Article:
You see, I do remember this bum cleaning my Windows. I remember taking in the view from my counting room across Lake Washington, as I often do. And I remember being interrupted by this stinking squeegee who was cleaning my Windows. And I remember thinking maybe I could make some automatic cleaning device so you didn't have to pay some stinking squeegee who spoiled your view and probably thought it gave him some sort of rights or something just because he cleaned your freaking Windows.

But even if you get rid of the bums, you've still got to patronize them. And nobody does that better than David Cameron.

"We'll give you hand up, not a hand out", Cameron told the bum's at The Big Issue. And that's genius because it makes them feel guilty for being losers and takes the heat off us for hogging all the money. Because we can't help being so clever that we get to keep all the money. And its not fair when stinking squeegee loser bums think they've got some right over it.

But as my good wife Melinda always says, just because some moron refuses to accept they're inferior, you shouldn't let them get you down. You've got to keep them in their place - but be nice about it. And she's right. Because they don't know how lucky they are that I'm not, like, one of those Nazi master race types.

I'm like one of those benevolent master race types. I won't exterminate someone if they're irritating me. I'll give them a few dollars to get off my back.

Because as long as they've got a few more dollars today and the promise of a few more dollars tomorrow, they're less likely to get jealous and start throwing stones at people like me, sitting on top of the tree.

That's what happens when you're Bill Gates. People get jealous. But I can't help being great. Just like they can't help being losers.

And that's why I want to thank Cameron for doing a good PR job for me. Because he made me feel better about myself even while he made me feel better than everyone else.

Bill Big Issue 1.pngBill Big Issue 2.png

* As imagined by Mark Ballard

Cabinet Office refuses disclosure of IDv2.0 plans

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So much for the "astonishing speed" with which the Prime Minister David Cameron and his Deputy Nick Clegg said technology was "spreading information" and "decentralising power" when they launched their transparency programme in May 2010. They were going to strengthen the FOI Act. What is really astonishing is just just how antiquated the FOI act still is.

The FOI Act allows public bodies to refuse requests that may take more than £600 of someone's time to answer. That's a lot of time and since most things are stored electronically nowadays, it's a lame excuse.

That doesn't stop public bodies from refusing FOI requests on the excuse it would take them too long to answer. It's sometimes simply inconvenient for departments to produce requested information. A case in point is Computer Weekly's request for information about the Cabinet Office's next generation ID Scheme, which is already shaping up to be as controversial as New Labours' ID Scheme ever was.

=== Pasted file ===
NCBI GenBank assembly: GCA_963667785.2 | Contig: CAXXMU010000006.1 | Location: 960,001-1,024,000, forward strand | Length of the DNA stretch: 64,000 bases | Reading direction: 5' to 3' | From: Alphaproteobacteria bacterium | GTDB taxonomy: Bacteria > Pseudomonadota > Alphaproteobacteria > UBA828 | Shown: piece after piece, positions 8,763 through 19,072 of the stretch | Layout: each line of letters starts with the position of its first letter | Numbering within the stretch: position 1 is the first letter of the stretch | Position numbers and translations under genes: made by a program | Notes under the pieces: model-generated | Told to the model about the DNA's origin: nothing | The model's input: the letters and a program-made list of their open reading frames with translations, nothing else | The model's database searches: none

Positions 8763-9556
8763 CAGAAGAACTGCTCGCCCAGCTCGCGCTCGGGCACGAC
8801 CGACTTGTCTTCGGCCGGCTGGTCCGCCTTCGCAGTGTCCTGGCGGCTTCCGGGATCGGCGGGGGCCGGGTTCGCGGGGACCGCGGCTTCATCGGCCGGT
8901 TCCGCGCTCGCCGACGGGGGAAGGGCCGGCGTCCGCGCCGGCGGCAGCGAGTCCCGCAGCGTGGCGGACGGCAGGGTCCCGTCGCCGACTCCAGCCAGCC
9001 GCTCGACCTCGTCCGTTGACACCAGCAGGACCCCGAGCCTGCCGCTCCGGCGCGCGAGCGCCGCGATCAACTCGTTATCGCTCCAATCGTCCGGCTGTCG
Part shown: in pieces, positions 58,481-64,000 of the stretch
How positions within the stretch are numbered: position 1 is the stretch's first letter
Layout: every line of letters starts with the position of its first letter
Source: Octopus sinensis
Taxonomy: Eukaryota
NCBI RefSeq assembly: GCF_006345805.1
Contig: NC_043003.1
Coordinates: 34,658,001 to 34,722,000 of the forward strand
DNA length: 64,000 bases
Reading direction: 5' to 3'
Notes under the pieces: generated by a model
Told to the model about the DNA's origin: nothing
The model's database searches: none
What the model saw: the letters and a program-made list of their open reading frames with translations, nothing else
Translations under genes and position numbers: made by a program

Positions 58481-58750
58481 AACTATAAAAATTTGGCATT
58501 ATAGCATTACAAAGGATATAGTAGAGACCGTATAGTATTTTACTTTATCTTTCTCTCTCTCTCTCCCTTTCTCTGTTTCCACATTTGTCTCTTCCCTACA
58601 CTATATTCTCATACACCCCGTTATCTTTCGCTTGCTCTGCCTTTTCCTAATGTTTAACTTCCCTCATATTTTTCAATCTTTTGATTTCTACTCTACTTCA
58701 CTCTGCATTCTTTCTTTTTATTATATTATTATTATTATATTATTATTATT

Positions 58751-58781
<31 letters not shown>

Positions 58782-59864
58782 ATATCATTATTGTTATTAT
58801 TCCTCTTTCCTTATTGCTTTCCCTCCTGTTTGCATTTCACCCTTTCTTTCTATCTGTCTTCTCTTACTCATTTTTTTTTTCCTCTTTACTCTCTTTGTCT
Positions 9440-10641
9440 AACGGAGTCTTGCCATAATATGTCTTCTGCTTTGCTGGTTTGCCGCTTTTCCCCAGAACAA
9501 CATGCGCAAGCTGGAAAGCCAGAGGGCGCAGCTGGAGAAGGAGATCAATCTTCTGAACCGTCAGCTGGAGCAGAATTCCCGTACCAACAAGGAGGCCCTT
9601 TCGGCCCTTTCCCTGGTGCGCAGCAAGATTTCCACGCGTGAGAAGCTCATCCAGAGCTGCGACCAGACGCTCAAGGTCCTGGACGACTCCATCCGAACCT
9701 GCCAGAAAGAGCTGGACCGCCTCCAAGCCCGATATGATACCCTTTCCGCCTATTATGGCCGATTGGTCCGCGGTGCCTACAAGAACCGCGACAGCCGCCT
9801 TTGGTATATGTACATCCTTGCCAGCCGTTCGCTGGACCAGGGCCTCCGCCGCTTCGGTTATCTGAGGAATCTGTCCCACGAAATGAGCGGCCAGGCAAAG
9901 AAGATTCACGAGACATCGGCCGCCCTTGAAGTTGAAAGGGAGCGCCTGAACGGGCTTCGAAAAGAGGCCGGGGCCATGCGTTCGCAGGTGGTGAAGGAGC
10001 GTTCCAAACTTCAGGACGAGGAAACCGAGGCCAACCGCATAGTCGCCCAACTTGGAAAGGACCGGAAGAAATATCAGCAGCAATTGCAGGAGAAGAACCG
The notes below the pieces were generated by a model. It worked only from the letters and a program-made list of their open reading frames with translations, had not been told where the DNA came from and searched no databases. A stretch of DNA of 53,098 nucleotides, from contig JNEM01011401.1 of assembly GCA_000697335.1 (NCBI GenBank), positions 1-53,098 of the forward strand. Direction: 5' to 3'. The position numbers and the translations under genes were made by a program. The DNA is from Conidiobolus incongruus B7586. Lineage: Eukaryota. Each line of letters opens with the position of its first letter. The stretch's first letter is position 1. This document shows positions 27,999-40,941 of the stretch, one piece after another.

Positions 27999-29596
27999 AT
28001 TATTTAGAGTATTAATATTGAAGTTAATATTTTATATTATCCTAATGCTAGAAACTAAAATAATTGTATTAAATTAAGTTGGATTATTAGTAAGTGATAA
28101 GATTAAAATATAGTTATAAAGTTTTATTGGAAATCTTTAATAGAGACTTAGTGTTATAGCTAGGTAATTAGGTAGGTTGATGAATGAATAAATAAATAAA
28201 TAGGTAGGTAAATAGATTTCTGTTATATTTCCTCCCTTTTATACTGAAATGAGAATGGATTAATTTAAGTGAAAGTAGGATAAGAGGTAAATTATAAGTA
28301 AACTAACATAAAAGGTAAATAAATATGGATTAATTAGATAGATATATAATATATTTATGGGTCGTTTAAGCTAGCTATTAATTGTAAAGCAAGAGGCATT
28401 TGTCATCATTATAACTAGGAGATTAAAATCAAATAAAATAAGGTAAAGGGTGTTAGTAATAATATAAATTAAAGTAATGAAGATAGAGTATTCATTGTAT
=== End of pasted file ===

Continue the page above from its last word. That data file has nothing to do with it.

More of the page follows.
When your humble correspondent makes a request that may on the face of it seem like a lot of work, he calls on a widely ignored power of the FOI Act to avoid the sort of situation that usually occurs: where the department responds to the request a month later with a terse refusal on the grounds that it would take too long to answer it.

That power is the "Duty to provide advice and assistance" to which public bodies are held accountable under Section 16 of the FOI Act.

The Act describes the duty as follows: "It shall be the duty of a public authority to provide advice and assistance, so far as it would be reasonable to expect the authority to do so, to persons who propose to make, or have made, requests for information to it."

Whenever your correspondent has appealed for help under this FOI provision, it has always been to seek advice about formulating a reasonable request for information and not one that is likely to be rejected because it would cost too much answer.

This appeal is always ignored

Punch card.pngAs it was when Computer Weekly's asked Cabinet Office for details of its dealings with industry in respect of its next generation ID Scheme.

CW asked for details of report authors, meeting minutes, board members, distribution lists and schedules relating to its draft plans. It's a fair variety of information, but should be readily available in electronic form.

So, we said to the Cabinet Office, please advise us how much of this information we can request without being unreasonable: the last thing we want is for you to come back weeks later only to say you won't give the information because the request is unreasonable.

And what did the Cabinet Office do? It came back weeks later and said you can't have the information because the request is unreasonable.